The house also features sliding shoji screen doors that separate the family room from the dining room. The family room looks Western, but features shelving with a place for the butsudan (Buddhist altar) and a Japanese-style entryway with a cubby for shoes. The house combines these Japanese features with three Western bedrooms and a large garage that used to house the late Inaba’s fishing boat.

While Inaba’s parents asked for a house heavily influenced by Japanese aesthetics, Inaba himself does not have a certain style or signature motif in his designs. “We (Hayashida Architects) typically work with our clients on what they want.

After all, we don’t have to actually live in what we build,” he said. “Typically, clients will have an idea of what they want. If they want a Japanese style, we can look into that.”

Inaba said when his parents asked him to build them their new home in 1988, he took some influence from his old home in Fresno.

Looking back at the home he designed for his parents, Inaba said he was proud of the project.

The living room in the Inaba’s house features a large Japanese-style display cabinet for his mother’s collection of miniature Japanese figurines and the garage has a special sink his father used to clean fish after returning home from fishing.

The house for two has been a gathering place for the Inaba family since its completion. Inaba, who is the youngest of six siblings, said 10 or so family members would stay at the house for the new year.

The Essence of Japanese Aesthetics
Inaba said most of the residential projects his firm works on are through word of mouth. Some Japanese-style remodeling projects are included among the projects.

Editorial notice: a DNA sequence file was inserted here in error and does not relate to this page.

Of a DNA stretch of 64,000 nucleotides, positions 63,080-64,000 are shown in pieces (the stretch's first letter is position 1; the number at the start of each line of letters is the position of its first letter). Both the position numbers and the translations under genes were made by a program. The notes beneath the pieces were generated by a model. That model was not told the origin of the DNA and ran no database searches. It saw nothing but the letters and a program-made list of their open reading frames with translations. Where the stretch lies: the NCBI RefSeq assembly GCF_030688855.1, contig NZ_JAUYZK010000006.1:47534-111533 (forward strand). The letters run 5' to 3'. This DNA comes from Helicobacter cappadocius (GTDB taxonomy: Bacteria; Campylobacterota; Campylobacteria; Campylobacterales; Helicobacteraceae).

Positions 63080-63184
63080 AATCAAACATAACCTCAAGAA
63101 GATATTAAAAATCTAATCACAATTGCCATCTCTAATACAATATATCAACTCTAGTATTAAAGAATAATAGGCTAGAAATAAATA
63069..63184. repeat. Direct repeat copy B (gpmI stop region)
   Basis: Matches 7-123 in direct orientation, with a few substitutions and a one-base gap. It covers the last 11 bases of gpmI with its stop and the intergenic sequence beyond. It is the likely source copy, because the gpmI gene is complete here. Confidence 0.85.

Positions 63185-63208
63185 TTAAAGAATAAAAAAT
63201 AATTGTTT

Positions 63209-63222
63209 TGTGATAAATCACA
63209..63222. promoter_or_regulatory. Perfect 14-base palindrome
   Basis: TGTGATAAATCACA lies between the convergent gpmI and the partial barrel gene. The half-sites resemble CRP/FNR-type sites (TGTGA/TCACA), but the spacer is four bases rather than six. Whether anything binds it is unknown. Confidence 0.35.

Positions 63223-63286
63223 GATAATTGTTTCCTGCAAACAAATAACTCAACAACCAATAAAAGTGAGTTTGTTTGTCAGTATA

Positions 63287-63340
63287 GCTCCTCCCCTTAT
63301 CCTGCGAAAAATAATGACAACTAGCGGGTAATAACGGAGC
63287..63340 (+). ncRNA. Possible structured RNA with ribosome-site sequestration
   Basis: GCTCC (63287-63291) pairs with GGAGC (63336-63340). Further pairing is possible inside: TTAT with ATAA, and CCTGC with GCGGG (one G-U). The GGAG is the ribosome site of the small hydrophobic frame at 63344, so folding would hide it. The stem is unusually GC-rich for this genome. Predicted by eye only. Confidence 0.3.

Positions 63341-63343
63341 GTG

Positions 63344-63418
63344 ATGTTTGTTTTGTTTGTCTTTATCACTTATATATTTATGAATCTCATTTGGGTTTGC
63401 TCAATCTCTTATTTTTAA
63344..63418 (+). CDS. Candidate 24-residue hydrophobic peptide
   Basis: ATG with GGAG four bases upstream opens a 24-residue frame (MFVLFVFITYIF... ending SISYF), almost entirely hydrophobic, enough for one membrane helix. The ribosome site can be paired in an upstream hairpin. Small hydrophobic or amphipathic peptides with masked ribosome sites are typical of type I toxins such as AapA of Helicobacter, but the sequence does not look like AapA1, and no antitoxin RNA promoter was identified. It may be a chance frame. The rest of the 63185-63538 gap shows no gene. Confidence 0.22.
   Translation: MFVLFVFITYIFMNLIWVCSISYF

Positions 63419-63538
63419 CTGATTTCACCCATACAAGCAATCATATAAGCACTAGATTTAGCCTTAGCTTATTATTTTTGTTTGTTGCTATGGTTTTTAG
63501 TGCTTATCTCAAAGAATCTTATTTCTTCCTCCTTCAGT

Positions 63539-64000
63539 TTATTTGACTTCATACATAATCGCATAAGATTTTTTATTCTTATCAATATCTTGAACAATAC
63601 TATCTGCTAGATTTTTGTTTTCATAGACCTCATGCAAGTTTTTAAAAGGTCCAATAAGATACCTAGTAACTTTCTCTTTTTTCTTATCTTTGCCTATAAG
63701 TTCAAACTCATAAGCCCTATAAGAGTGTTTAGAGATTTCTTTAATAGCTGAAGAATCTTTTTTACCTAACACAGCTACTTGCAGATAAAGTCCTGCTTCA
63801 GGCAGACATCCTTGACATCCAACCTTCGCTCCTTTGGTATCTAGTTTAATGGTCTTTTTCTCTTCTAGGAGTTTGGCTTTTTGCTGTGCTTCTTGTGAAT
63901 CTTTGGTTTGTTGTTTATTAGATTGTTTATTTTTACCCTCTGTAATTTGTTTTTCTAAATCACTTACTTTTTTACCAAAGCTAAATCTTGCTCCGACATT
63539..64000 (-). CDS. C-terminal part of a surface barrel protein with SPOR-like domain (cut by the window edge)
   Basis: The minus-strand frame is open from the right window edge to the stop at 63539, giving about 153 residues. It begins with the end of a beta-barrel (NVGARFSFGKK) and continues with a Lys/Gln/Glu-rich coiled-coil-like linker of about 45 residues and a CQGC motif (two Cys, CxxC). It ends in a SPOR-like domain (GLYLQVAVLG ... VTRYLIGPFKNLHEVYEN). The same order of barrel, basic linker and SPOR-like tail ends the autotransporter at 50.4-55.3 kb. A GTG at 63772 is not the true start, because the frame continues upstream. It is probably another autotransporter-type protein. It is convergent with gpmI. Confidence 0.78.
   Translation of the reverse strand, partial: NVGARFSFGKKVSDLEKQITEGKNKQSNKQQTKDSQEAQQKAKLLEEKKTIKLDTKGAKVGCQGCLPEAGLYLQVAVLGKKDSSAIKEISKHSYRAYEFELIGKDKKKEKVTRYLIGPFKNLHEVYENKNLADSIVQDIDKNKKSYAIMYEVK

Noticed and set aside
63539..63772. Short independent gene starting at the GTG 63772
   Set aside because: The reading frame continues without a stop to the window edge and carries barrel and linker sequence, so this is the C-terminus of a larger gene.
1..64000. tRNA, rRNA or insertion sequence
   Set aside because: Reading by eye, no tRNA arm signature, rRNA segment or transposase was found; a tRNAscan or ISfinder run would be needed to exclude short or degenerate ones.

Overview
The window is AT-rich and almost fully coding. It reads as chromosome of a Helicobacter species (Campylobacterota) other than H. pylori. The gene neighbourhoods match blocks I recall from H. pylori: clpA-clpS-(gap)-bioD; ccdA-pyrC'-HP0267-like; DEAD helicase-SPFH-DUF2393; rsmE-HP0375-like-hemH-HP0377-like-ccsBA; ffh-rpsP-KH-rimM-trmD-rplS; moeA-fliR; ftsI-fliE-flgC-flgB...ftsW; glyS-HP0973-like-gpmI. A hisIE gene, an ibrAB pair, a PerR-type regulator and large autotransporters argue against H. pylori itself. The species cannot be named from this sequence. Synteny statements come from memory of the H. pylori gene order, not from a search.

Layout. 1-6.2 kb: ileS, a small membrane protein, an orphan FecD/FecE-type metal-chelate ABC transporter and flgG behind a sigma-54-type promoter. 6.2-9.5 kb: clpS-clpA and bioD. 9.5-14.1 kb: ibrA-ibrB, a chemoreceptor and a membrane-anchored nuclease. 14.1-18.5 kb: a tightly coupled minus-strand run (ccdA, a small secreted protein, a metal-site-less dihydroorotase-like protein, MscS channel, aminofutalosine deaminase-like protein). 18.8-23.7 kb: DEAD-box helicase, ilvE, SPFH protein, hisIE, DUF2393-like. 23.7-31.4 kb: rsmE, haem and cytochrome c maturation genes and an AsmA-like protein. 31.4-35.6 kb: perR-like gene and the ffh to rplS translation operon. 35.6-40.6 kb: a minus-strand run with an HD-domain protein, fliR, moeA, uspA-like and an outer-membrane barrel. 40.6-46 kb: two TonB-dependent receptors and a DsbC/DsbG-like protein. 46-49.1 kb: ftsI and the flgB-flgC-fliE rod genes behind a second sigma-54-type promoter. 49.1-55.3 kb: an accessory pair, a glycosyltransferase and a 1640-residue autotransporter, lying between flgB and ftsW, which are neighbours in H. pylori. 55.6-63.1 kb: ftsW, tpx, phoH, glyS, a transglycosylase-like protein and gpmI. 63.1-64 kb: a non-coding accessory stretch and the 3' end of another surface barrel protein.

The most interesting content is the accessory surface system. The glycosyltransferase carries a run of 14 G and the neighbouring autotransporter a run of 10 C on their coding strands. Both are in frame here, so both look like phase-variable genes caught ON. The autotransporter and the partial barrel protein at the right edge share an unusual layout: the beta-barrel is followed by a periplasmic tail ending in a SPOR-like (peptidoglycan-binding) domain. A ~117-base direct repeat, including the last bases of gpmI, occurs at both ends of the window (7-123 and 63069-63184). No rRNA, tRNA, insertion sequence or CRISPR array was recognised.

“What’s popular are the shoji screen,” he said. “We occasionally get requests for building a traditional ofuro.”'utm_source=buffer&utm_campaign=Buffer&utm_content=bufferfd176&utm_medium=twitter
Don Inaba. courtesy of Don Inaba

For Inaba, being raised in a Japanese American household with strong ties to Japan, he grew up appreciating the serenity of Japanese aesthetics and the incorporation of landscaping and natural building materials such as wood frames. These constructions, however, are not without their own challenges in the United States.

“We had Japanese building joiners work on some projects, but that was hard to convince the building departments that they were safe, since the rules for construction are different from Japan,” Inaba said.

A typical project, he explained, takes anywhere from six months to two years in planning and another four to six months for construction.

“The permit process can cause a headache, but there’s always an enjoyment in seeing your creations made a reality.”

Another challenge in creating a Japanese-style house is working with existing structures when remodeling. Whereas building a new structure from the ground up gives more creative freedom, Inaba said it is hard to create a Japanese-style house through remodeling an existing structure.

“It’s very difficult to incorporate a fusion of design if the elements are not present,” he said. “You rarely have a building that naturally suits Japanese aesthetics. … It all depends on a case-by-case basis.”

Inaba advised that potential clients would expect to pay anywhere from $150 to $250 per square foot for their designs, depending on what they would like to do.